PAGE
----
Preliminary activities are small-scale activities intended to assess and refine the study plan or aspects of the study plan (e.g., design, method, instrument) prior to performance of a larger study. These activities are generally considered research because they involve research development, testing, and evaluation activities that will affect a larger systematic investigation that is designed to develop or contribute to generalizable knowledge.
Occasionally, preliminary activities do not meet the definition of research because they are not part of a systematic investigation.
Not Research Examples
- Going to a potential site to see if the research is possible
- Going through a consent process with friends to see if the information is comprehensible
- Sending your new survey to a few experts in the field for their feedback as to whether or not the questions are appropriate for the topic and/or study population
- Obtaining feedback from colleagues and peers about research design
- Consulting a community advisory board (for example, a tribal group) about what you propose to study and/or how best to conduct your study
Quality Assurance (QA) and Quality Improvement (QI)
These refer to projects usually designed to measure, evaluate and/or improve performance or patient care in a clinical area or department that are not designed to contribute to generalizable knowledge.
The question to consider: Is this QA/QI activity also research? Individuals often mistakenly believe that the question is to determine whether something is QA/QI or research. This is an incorrect way to frame the issue. Many activities are both research and something else (such as quality improvement).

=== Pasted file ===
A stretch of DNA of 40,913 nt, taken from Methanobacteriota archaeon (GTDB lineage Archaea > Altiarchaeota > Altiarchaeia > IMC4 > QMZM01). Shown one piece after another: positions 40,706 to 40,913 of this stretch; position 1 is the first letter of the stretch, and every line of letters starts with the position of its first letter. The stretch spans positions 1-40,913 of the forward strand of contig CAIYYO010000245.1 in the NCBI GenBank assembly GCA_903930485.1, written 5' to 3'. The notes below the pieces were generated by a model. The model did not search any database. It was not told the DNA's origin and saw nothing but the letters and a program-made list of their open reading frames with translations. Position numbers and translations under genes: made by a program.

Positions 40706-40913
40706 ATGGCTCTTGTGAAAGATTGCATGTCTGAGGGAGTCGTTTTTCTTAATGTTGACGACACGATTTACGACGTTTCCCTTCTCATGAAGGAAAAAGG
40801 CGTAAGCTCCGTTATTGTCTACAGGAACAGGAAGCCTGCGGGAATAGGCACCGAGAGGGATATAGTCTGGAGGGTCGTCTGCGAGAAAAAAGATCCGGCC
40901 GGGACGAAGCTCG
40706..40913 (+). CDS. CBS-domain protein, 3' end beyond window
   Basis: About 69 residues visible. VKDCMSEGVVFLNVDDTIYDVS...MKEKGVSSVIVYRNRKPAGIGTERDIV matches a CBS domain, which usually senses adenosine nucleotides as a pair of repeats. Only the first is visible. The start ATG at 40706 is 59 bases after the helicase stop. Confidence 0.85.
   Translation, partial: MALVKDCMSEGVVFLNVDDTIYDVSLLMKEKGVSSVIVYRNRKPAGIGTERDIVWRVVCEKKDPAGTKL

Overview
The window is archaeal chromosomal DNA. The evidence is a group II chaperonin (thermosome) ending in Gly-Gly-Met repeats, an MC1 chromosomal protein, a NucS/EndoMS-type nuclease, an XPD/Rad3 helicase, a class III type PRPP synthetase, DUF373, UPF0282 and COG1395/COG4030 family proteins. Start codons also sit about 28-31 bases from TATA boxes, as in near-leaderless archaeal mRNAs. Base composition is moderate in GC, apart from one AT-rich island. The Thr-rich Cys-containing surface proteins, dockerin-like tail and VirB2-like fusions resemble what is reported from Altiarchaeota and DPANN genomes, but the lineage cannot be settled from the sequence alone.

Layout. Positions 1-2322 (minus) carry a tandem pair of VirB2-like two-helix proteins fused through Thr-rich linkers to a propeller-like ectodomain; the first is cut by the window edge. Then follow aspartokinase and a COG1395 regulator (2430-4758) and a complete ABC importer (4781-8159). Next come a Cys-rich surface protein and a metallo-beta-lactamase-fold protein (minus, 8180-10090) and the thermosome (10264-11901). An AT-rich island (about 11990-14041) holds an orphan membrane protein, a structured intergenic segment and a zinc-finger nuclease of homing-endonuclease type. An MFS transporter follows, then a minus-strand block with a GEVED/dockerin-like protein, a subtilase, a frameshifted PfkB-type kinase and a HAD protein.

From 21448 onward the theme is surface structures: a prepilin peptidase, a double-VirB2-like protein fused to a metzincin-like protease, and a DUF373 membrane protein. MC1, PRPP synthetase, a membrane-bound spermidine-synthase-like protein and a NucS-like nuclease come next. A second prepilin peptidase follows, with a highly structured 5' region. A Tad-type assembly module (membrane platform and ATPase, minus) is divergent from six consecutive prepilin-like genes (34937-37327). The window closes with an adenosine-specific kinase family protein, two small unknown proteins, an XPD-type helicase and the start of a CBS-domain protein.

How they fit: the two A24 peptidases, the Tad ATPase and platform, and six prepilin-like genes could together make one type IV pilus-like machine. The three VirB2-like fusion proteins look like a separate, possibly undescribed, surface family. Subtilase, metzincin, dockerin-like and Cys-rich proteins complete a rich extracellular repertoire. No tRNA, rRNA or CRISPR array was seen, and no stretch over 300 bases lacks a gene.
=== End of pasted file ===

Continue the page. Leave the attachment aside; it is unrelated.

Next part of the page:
Not Research Examples
- A group of affiliated hospitals implements a procedure known to reduce pharmacy prescription error rates and collects prescription information from medical charts to assess adherence to the procedure and determine whether medication error rates have decreased as expected in the group of affiliated hospitals.
- A clinic increasingly utilized by geriatric patients implements a widely accepted capacity assessment as part of routine standard of care in order to identify patients requiring special services and staff expertise. The clinic expects to audit patient charts in order to see if the assessments are performed with appropriate patients and will implement additional in-service training of clinic staff regarding the use of the capacity assessment in geriatric patients if it finds that the assessments are not being administered routinely.